Tag Archives: challenge

Reading lately

21 Jun

It has been quite some time since I last posted. Shaking out the cobwebs with a list of what I’ve been reading.

I use Goodreads (follow me!) to track my reading, and for 2014 set myself a challenge of 52 books, or 1 book per week. I am apparently crushing it: even if I take out the 4 comic trade paperbacks I’ve read this year, I’m still 8 books ahead of schedule. I am a reading machine these days.

Cover of AmericanahChimamanda Ngozi Adichie’s Americanah is at the top of this year’s list for me. It was hard to put down. Her book follows Ifemelu, a Nigerian immigrant in the States, through her early years growing up in Nigeria, her move to the US for college, and her decision to return and what that might mean for her relationship with her high school boyfriend, Obinze. Ifemelu becomes a well-known blogger during her time in the US, writing about race in this country from the perspective of a non-American black person. All her other books are going on my list after reading this one (which was just optioned by Lupita Nyong’o!)


Into Thin Air cover

Into Thin Air was terrifying. Seriously, I had nightmares of being lost in a blizzard every night while reading this. That explains why I read it so quickly: I’m not a fan of blizzards. It’s disaster porn, that’s for sure: a trainwreck I couldn’t look away from and wanted to know as much as possible about. The initial read was engrossing, as was falling down the internet rabbit hole tracking the controversy that stemmed from the original release of this book. This book makes me want to read more of Krakauer’s work, even though he writes about mostly horrible things happening.


Cover of The Book of Lost ThingsI’m just going to come out and say it: I was uncomfortable with how women are treated in John Connolly’s The Book of Lost Things. It had been on my to-read list for years, and when I finally picked it up, I was disappointed. The main character is fine, but in my opinion it takes too long for the story (the young protagonist’s trip into another world while in his world, 1940s England, bombs fall around him) to really get going and when it does, he meets only treacherous women on his journey. Seriously, not a single woman in this story has a single redeeming quality.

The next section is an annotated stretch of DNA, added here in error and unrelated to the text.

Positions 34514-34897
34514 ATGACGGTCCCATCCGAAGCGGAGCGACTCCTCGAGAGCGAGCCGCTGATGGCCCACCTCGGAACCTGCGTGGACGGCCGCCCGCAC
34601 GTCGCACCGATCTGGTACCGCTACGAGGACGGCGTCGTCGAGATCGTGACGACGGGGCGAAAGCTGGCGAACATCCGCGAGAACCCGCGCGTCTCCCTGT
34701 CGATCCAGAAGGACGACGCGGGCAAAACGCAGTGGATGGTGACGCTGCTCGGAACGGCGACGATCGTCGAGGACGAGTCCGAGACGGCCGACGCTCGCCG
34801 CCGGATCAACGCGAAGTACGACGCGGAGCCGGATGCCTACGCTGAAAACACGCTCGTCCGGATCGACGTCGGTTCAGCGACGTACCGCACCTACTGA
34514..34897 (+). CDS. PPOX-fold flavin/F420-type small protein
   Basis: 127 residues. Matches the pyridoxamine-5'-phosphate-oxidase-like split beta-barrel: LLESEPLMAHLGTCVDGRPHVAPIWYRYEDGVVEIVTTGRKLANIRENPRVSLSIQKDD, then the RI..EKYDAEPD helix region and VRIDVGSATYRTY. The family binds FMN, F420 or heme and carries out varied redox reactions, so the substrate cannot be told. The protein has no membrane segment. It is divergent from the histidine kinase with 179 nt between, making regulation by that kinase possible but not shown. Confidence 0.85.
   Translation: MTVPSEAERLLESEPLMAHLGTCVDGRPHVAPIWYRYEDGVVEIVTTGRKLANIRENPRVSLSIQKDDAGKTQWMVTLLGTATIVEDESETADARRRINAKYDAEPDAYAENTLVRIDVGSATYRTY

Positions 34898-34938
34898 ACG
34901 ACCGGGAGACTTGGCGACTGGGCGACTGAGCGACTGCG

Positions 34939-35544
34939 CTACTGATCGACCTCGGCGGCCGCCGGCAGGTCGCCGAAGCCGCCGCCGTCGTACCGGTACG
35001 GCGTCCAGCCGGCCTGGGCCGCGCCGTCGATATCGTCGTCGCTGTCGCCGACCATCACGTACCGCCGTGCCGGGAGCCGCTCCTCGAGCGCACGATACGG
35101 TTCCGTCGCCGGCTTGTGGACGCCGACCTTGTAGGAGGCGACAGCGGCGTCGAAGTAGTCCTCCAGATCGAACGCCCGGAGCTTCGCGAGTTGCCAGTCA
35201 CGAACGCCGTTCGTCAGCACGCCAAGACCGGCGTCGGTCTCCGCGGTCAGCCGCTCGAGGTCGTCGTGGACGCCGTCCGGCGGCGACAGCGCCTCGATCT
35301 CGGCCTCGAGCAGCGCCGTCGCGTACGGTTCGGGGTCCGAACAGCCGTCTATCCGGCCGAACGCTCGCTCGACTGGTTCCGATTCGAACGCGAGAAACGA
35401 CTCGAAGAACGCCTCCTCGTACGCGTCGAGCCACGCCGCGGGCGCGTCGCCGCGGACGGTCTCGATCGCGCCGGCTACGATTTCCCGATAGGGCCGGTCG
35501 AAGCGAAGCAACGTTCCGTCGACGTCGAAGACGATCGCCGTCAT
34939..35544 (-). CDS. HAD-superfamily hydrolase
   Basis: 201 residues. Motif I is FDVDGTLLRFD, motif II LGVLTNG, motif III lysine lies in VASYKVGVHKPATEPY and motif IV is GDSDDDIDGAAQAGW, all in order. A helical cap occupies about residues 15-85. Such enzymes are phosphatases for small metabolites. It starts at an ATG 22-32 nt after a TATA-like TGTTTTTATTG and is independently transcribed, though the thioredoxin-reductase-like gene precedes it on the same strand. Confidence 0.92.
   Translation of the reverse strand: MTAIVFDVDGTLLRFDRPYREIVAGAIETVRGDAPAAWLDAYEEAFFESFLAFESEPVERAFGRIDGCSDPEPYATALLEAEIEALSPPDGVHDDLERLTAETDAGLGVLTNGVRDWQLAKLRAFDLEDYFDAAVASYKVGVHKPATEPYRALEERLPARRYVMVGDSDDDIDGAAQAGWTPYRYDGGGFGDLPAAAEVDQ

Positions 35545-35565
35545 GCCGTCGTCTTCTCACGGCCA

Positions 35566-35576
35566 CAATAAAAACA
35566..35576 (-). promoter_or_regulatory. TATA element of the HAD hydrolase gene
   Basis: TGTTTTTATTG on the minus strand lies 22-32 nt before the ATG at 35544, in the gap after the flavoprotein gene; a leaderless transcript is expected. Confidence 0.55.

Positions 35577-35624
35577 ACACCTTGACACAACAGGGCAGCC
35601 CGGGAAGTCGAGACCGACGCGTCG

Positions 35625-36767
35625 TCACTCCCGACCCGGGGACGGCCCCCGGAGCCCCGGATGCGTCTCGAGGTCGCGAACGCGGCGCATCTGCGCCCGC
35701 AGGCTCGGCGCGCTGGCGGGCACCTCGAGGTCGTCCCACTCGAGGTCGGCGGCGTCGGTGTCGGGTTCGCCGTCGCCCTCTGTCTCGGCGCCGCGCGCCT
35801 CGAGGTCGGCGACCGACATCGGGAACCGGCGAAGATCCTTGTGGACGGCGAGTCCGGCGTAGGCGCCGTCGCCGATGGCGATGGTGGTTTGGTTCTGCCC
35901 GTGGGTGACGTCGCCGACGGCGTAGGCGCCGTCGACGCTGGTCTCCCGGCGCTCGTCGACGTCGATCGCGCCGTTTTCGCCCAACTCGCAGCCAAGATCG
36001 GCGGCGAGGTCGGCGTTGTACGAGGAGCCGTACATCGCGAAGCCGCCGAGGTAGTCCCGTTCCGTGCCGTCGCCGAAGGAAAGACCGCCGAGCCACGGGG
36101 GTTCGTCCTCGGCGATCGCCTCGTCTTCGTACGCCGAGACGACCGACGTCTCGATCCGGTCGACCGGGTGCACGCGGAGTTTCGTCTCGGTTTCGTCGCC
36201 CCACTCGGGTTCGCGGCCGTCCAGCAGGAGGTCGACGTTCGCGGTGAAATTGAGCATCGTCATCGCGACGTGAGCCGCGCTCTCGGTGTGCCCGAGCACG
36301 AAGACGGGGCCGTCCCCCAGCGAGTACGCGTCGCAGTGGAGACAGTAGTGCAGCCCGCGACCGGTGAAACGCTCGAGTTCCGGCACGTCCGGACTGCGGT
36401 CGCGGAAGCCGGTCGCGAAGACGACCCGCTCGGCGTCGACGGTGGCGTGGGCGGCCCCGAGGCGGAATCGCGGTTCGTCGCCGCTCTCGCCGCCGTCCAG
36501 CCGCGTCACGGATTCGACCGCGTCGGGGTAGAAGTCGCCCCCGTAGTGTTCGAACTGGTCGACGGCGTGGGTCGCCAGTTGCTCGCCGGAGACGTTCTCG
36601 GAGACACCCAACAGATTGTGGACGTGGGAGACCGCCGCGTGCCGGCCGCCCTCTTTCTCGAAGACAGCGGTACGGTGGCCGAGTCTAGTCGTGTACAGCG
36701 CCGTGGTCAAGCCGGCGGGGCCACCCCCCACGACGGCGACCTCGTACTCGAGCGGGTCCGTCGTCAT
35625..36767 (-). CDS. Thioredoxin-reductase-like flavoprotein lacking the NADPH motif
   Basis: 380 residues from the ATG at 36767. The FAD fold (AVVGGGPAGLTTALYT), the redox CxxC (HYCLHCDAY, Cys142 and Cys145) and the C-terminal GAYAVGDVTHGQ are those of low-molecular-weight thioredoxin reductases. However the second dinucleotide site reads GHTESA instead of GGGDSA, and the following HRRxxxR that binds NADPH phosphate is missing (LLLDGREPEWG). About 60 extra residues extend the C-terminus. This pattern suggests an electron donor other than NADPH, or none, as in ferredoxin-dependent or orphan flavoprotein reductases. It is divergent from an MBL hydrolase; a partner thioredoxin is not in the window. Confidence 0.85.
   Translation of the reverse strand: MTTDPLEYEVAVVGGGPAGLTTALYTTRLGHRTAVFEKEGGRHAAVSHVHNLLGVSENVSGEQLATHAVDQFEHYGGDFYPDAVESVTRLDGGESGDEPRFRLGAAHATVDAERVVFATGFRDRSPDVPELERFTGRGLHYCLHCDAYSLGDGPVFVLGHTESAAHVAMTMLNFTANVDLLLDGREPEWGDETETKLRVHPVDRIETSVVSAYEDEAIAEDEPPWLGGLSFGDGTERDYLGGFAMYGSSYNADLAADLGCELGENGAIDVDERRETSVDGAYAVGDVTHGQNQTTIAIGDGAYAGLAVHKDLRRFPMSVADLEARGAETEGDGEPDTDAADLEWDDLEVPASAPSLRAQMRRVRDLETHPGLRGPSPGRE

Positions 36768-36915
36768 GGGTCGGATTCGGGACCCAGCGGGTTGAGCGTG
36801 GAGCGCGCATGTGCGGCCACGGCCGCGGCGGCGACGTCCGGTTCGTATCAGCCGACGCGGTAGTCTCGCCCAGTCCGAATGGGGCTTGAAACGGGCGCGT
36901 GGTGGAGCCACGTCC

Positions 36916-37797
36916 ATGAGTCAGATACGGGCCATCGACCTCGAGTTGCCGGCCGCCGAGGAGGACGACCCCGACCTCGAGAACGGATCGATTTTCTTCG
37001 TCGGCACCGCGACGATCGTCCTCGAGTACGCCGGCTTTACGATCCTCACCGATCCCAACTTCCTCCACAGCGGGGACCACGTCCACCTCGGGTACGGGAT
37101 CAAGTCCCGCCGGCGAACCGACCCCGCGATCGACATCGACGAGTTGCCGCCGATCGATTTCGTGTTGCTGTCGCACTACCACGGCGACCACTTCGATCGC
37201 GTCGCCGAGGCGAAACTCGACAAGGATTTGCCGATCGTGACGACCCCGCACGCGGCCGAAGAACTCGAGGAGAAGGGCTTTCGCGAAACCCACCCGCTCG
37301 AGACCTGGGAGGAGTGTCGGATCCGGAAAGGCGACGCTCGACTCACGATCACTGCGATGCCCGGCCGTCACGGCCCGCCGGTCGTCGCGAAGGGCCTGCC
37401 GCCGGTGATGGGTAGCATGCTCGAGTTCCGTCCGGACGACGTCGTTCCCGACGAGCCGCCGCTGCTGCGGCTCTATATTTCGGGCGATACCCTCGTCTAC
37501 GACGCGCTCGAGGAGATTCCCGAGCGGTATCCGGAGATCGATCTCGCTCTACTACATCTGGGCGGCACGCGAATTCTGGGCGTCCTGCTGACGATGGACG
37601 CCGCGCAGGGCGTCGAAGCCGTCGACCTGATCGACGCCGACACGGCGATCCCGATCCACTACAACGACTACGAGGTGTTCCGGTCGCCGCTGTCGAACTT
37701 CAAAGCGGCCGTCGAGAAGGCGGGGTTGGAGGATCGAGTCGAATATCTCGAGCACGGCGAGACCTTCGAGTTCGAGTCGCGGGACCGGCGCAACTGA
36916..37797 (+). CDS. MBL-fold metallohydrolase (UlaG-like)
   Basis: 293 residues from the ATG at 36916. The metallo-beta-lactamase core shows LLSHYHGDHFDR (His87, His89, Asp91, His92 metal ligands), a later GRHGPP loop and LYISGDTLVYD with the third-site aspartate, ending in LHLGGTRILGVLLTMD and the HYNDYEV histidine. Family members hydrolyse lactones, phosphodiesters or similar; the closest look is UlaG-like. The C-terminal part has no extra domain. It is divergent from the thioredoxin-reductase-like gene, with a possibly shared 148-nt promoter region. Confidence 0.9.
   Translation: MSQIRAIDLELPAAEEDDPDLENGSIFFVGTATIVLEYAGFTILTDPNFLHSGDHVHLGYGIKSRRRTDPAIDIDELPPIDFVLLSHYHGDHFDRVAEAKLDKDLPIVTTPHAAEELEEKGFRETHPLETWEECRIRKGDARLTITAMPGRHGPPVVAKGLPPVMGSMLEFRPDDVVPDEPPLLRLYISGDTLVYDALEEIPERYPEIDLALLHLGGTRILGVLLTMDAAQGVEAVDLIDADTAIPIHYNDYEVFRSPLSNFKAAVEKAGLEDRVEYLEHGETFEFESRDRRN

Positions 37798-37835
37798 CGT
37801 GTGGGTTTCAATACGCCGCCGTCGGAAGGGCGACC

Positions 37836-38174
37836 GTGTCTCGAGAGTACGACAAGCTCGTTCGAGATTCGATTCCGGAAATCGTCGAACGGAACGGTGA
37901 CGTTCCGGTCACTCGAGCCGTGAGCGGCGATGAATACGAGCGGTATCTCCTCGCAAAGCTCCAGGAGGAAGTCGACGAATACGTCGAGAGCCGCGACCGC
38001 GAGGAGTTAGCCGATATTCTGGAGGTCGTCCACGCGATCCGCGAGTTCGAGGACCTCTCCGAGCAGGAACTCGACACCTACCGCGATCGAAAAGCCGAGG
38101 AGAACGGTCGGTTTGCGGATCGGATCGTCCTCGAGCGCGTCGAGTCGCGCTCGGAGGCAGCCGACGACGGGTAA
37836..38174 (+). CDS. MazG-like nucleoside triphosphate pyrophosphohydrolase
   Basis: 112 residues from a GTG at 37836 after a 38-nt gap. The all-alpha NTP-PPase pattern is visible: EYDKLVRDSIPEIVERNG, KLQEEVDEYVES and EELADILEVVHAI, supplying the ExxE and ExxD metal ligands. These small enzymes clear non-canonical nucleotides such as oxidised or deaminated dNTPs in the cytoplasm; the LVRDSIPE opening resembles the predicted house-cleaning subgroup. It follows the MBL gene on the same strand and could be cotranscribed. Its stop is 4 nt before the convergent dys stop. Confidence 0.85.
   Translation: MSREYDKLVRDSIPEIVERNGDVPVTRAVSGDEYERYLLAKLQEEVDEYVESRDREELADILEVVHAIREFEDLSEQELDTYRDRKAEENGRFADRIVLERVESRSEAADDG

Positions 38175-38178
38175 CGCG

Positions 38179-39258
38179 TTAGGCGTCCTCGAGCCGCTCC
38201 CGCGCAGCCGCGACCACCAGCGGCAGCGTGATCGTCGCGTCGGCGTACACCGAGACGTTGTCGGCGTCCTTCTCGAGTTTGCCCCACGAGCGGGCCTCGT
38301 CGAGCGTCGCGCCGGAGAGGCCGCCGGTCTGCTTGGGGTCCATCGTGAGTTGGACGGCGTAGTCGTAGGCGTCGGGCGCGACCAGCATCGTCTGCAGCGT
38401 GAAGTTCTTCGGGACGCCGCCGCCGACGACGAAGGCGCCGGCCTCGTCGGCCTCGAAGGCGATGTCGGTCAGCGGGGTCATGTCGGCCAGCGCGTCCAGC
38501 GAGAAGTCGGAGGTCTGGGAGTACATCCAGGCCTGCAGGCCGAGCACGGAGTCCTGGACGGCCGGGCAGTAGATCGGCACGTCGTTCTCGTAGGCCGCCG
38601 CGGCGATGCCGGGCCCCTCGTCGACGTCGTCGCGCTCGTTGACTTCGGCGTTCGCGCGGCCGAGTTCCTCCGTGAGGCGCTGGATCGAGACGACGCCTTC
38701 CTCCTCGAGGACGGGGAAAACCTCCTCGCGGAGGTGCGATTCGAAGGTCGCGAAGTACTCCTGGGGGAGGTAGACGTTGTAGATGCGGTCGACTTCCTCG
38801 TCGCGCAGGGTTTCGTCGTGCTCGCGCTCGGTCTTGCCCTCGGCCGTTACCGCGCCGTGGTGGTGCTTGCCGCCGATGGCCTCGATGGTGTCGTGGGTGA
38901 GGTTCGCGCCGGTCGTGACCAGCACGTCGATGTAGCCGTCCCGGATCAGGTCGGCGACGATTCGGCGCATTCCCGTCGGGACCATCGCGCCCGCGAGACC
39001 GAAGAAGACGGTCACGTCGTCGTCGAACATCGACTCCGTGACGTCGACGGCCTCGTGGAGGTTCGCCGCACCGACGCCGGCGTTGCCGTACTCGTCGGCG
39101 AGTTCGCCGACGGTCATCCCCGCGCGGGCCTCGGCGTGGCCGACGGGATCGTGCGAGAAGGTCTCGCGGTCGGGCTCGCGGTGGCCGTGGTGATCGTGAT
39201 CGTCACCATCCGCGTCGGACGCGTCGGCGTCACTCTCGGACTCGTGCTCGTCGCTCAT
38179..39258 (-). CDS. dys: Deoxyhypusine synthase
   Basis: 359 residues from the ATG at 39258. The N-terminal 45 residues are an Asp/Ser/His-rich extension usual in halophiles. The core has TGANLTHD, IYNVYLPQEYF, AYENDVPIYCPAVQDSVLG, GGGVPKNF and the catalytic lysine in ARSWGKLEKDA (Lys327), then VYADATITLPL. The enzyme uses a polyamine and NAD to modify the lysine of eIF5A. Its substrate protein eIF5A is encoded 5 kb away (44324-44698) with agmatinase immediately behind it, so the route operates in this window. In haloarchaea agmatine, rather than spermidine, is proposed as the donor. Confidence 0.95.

Other standalone books (more on series later) I’ve read this year: Meg Wolitzer’s The Interestings (Interesting!), Piper Kerman’s Orange is the New Black (Educational!), James Joyce’s The Dead (ok, this one’s a novella), Nancy Jo Sales’s The Bling Ring (meh), Ann Rule’s The Stranger Beside Me (Criminal!), Eowyn Ivey’s The Snow Child (Fantastical!), Edna Ferber’s So Big (Historical!), Donna Tartt’s The Secret History (Also criminal! But fiction this time!), James Robert Waller’s The Bridges of Madison County (Awful! But the musical was beautiful!), Tara Conklin’s The House Girl (also historical!), J.T. Ellison’s A Deeper Darkness (Like CSI but for reading!), N.K. Jemison’s The Hundred Thousand Kingdoms (Also fantastical!), and twelve other books. Phew.

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